Roughly half of the reviews for my new book The Marian have included what I would say is one of the biggest compliments you can pay an author – they’re asking about the status of the next book.
I say “roughly half” because “two of four” doesn’t sound nearly as impressive.
Anyway, to answer the
clamoring horde of two people who asked and stroked my ego, I am indeed working on the sequel to The Marian, and I’m having the time of my life. The story is going to go some really cool places in this one, but what’s even more fun is that I’m in the rough draft phase.
In my opinion, this is the best part of working on a book.
Doing the original outlining and plotting always feels really precarious to me, like I’m setting up a house of cards and if I breathe just wrong, it’s all going to fall apart. Editing forces me to come back to all the hilarious jokes and epic action scenes I wrote and realize that they weren’t quite as brilliant as I thought they were. Plus, there’s that little voice in my head that’s constantly saying, “Is it ready now? How about now? When is it going to be done? People NEED to read this!”
But the rough draft is different. It’s my playground. I get to do whatever the heck I want, because if I come back and figure out something I tried was awful, I can hit delete and nobody’s the wiser.
The point isn’t to write something great.
The point is to write something.
It doesn’t matter if what you end up with is boring, or if it veers away from the main thrust of the story, or even if it makes absolutely no sense. Your goal is to write a story, no matter what the quality, so you can have something to edit. That’s incredibly freeing. It’s also incredibly fun, because it means you have complete creative freedom.
It took me a little while to get back into “rough draft mode” for this one. I was putting the final touches on The Marian when I started writing its sequel, and that last phase of editing is a completely different mindset from what you need when you’re sitting down in front of a blank page. When you’re editing, you need to take every doubt seriously. If something doesn’t feel right, you need to figure out why and fix it.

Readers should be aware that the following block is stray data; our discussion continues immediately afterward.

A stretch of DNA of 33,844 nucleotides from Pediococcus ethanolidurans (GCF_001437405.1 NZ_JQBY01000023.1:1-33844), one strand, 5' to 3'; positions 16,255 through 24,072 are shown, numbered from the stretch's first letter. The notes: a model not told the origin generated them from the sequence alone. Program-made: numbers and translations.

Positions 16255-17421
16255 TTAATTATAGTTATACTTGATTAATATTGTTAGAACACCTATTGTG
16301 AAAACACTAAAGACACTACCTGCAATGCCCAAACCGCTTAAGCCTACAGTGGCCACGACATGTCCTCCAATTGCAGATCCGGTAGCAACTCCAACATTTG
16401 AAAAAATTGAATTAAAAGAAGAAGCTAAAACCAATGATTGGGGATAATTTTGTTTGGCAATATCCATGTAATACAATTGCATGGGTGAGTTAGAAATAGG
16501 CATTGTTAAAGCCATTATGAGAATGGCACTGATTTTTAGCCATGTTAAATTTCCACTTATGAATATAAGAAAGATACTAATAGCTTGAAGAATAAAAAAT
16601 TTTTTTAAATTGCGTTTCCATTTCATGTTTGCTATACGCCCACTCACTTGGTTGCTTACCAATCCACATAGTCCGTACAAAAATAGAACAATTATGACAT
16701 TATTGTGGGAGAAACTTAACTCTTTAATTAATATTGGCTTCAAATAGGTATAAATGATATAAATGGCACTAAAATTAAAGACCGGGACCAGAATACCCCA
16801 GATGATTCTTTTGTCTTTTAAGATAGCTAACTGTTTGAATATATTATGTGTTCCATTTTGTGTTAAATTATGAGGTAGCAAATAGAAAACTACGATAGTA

That attitude works great for editing, but if you take it to a blank page, chances are you’re not going to get much written. However, if you can break through all that self-doubt and give yourself permission to write something truly awful, the rough draft becomes a lot of fun. The pressure’s off. Just have fun, riff a little, and you can start worrying about making sense of everything after the story ends.
Honestly, that advice doesn’t work too bad for life, either.
I think too many people avoid trying new things because they’re afraid they won’t be good at them. It’s a ridiculous reason not to do something because of course you’re not going to be good at doing something you’ve never done before. Nobody picks up a new hobby and instantly becomes an expert.
Give yourself permission to be awful. You just might have some fun and eventually become not-awful. Lofty aspirations, I know.
Anyway, that’s as far as I’m going to stretch that metaphor. The point is, I’m writing new stuff, I’m having a blast, and you should go be awful at something.